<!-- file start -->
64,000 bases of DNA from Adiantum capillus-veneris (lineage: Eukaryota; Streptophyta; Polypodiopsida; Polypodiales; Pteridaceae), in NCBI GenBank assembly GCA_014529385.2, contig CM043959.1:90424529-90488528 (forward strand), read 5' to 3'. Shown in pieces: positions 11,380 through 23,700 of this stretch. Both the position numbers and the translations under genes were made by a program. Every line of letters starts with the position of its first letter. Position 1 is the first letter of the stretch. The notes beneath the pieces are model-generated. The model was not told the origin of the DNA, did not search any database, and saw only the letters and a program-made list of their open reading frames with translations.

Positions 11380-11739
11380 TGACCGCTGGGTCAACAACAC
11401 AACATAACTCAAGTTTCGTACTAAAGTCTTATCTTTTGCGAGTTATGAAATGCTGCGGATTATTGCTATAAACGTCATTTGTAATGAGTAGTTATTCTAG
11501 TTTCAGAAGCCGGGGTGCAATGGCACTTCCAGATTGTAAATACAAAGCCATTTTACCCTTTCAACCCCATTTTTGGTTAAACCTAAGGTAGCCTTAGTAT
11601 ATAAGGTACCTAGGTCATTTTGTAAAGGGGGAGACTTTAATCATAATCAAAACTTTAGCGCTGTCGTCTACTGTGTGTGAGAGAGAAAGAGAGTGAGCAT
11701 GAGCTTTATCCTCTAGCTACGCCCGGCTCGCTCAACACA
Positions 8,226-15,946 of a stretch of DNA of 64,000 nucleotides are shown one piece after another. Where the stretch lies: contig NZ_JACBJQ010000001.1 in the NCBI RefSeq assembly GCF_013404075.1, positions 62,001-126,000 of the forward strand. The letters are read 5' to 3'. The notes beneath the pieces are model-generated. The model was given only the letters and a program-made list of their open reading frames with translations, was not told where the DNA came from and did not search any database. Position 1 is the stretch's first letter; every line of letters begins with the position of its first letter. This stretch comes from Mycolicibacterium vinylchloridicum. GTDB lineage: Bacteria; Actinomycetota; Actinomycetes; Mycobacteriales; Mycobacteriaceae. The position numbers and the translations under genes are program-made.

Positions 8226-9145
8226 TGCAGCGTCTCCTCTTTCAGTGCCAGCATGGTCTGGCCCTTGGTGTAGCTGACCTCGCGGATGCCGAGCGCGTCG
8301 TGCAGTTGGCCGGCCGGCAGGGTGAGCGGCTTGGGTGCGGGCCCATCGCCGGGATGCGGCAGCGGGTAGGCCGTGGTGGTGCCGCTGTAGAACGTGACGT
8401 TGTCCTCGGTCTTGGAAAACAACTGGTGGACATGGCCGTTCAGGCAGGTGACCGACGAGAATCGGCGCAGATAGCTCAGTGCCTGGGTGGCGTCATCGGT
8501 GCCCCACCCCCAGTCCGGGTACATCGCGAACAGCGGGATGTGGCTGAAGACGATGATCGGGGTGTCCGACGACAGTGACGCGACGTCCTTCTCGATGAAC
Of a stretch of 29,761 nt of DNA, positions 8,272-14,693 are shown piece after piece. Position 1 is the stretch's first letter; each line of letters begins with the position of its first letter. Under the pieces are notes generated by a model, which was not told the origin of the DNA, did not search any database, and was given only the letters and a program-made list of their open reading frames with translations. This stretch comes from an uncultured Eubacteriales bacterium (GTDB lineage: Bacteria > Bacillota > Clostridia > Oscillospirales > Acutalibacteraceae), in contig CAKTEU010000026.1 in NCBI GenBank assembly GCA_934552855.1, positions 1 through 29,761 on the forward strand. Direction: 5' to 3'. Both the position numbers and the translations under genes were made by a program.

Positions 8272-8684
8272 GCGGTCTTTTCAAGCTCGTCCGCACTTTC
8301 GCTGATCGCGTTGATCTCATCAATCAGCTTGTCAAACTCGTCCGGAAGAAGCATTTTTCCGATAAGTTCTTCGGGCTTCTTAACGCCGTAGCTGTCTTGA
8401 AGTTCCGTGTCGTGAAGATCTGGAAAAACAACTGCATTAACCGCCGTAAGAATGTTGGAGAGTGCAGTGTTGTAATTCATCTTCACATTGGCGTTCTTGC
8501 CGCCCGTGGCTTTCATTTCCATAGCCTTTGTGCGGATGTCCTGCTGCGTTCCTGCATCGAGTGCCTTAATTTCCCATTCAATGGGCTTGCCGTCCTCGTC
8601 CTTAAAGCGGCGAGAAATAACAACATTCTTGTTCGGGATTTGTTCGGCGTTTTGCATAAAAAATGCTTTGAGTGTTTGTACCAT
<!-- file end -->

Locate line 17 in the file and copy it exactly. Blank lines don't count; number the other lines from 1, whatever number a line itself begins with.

8301 GCTGATCGCGTTGATCTCATCAATCAGCTTGTCAAACTCGTCCGGAAGAAGCATTTTTCCGATAAGTTCTTCGGGCTTCTTAACGCCGTAGCTGTCTTGA